Larissa is MasterChef’s youngest winner
Larissa Takchi has been crowned MasterChef's winner for 2019 and praised the "amazing" judges as excellent mentors hours before they walked out.
Despite news breaking on Tuesday afternoon that all three of the show's judges would not be returning next year, the prerecorded MasterChef finale was all about finalists Larissa, Simon Toohey and Tessa Boersma facing off in one of the show's toughest final tests.
At 22, Larissa is MasterChef's youngest ever winner and had seemed an unlikely contender for the top spot because of her age.
But she had managed to wow judges with her unique combination of ingredients throughout the season and took home a cool $250,000 in grand finale prize money.
The restaurant manager plans to put the prize money to good use by starting a paddock to plate farm and restaurant in Sydney's northwest - but for now she's just happy to be able to share the good news with people.
"It's been ridiculously hard, I've got a huge family, my family it is so big and everyone is just hassling me (asking), 'who won, who won,'" Larissa told news.com.au.
"I had to sort of make up a story that we don't know, or they recorded many endings and we're going to view the ending that wins on the night of the grand finale. It's been really tough to keep that in."
Speaking before news broke that George Calombaris, Matt Preston and Gary Meghigan wouldn't be returning to MasterChef, Larissa praised the judges.
"The judges are amazing on the show, they make the show, they made me the person I am today - without them three on the show, not just George, but Gary and Matt," she said, praising George as an "absolutely amazing" mentor.
With desserts her strong suit throughout this season it was no surprise that Larissa's sweet tooth secured her first place - but there were still plenty of bumps along the way.
The top three were given an epic last challenge, tasked with preparing a three course meal for 20 people.
Each course would be given a score out of 10 by each of the judges, meaning if they stuffed up just one it would probably cost them first place - the stakes couldn't have been higher.
Larissa decided on a roast bone marrow with onion soubise for the entree, a main of marron with a fennel puree and a Sichuan pavlova with a beetroot and blackberry sorbet.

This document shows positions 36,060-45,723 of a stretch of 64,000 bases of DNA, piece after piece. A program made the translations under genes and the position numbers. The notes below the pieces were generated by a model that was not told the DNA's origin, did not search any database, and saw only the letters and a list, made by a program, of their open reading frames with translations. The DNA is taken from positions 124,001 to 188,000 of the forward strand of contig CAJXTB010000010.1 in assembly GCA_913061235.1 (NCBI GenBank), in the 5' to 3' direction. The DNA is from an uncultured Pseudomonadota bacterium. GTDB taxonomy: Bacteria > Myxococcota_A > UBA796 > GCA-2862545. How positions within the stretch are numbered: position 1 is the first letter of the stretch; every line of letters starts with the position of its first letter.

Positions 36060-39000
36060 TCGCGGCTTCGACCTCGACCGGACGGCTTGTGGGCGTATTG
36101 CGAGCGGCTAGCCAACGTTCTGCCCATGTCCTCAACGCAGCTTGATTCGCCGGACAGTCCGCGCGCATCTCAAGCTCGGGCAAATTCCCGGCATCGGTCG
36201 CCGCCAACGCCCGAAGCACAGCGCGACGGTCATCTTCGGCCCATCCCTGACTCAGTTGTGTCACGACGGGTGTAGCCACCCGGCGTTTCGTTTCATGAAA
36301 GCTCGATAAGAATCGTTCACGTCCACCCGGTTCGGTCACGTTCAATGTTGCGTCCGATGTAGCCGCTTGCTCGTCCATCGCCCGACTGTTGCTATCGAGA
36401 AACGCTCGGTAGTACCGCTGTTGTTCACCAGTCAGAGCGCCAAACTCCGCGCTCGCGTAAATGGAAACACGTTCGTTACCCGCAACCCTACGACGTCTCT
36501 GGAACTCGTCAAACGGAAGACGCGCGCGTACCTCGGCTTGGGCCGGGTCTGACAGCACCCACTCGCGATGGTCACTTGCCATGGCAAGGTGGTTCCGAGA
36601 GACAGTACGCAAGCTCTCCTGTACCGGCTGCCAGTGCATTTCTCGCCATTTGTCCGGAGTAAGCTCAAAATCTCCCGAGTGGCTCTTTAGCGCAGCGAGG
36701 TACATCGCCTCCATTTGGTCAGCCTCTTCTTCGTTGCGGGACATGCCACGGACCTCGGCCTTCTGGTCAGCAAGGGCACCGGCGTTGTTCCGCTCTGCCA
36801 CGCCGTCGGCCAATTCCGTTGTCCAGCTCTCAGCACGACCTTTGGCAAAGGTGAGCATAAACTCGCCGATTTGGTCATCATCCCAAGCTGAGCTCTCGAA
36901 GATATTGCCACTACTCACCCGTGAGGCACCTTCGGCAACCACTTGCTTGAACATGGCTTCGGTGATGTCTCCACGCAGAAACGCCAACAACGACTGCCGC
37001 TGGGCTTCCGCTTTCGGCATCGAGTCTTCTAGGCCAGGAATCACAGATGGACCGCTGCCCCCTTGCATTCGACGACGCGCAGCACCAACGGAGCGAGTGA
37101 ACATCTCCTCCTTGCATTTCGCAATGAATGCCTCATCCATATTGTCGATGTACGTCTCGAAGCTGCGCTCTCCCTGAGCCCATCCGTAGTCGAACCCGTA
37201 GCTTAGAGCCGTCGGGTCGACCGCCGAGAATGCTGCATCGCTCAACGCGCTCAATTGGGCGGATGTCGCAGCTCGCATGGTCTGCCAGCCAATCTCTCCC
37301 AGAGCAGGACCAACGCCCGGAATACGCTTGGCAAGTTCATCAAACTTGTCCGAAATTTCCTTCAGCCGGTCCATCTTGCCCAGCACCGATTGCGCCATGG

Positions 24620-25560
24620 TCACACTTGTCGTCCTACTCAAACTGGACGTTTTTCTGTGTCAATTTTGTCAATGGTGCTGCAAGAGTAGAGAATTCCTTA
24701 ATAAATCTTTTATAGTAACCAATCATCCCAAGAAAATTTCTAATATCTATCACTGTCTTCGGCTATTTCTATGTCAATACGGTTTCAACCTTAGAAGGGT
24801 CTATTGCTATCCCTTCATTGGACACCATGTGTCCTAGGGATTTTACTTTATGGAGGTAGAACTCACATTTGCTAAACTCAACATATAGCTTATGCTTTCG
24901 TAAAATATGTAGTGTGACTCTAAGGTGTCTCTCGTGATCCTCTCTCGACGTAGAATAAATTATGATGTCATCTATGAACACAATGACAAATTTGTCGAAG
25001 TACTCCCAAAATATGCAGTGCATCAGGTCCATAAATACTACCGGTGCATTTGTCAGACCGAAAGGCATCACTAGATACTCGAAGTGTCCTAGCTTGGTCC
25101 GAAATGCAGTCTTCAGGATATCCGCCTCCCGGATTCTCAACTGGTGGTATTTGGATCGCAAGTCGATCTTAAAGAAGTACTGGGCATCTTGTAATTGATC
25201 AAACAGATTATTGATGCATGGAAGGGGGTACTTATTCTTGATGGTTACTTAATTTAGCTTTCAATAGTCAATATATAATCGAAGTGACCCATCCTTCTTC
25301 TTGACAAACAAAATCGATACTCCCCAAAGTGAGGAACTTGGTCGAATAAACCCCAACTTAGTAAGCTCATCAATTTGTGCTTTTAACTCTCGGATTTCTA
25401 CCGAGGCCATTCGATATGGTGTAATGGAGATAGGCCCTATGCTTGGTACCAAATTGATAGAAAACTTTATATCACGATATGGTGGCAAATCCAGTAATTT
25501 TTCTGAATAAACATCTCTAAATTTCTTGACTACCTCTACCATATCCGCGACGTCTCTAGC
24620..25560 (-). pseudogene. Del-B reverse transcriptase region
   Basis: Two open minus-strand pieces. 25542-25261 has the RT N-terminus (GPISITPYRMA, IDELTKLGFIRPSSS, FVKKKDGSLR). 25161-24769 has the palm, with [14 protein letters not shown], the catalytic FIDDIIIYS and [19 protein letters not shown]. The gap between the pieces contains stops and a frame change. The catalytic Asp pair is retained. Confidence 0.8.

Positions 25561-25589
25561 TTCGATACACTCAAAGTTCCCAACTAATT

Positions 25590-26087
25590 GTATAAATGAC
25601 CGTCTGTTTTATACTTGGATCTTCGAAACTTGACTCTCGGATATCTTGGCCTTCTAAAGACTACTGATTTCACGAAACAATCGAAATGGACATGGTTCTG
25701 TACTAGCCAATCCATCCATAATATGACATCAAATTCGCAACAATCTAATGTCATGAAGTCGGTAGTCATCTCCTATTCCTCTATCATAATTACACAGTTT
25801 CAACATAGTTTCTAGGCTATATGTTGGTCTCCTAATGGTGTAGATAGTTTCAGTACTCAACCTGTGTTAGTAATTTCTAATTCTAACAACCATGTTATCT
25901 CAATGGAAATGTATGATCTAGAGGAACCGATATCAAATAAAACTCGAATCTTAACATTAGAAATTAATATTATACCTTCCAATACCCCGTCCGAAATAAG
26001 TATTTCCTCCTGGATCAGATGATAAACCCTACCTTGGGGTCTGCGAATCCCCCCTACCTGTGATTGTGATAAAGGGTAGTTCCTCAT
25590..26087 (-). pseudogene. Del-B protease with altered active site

After the entree was served it became clear the competition was going to be between Larissa and Tessa, with both women tying with a score of 27 while Simon got a total of 22.
Tessa matched Larissa in the taste stakes with her choice of dishes, with the criminal statistician serving up a marron and bisque with caviar for the entree, a wagyu fillet with bone marrow sauce, celeriac and onions for main, and lemon meringue with rosemary and ginger for dessert.
The 27-year-old vowed to "play it safe" and cook with ingredients she knew well, quietly confident it would ensure she take out the top prize.
As they prepared their mains, Larissa was forced to make a last minute adjustment after mentor Shannon Bennett warned her it wouldn't be substantial enough.
She beefed up her main with a deep fried cavolo nero (kale, it's kale) and it paid off, with Matt and Gary giving her a nine each and George a 10 for the dish - leaving her just one point ahead of Tessa.
"That is just rock and roll," George said after polishing off Larissa's main. "She's 22, cooking food like this."
Knowing a bad dessert could dash her chances of winning, Larissa's hopes were momentarily derailed when her pavlovas collapsed and she discovered her sorbet had frozen solid.
I'm paralysed … I feel like I'm unravelling," Larissa said as she panicked over the dessert disaster.
"I've done everything I can to make it to this final moment but my dessert elements aren't all there."
Maintaining her composure, Larissa made a snap decision to flip her pavlovas over and serve the sorbet on top, which she managed to soften by running under hot water.
Despite having problems putting the dessert together the judges had no idea and praised her final course.
"It's brain-frazzling good food," Matt said.
With her dessert a hit Larissa was bumped to the top of the leaderboard with a score of 85/90 while Tessa finished in second place with 77/90 and Simon scored 65/90.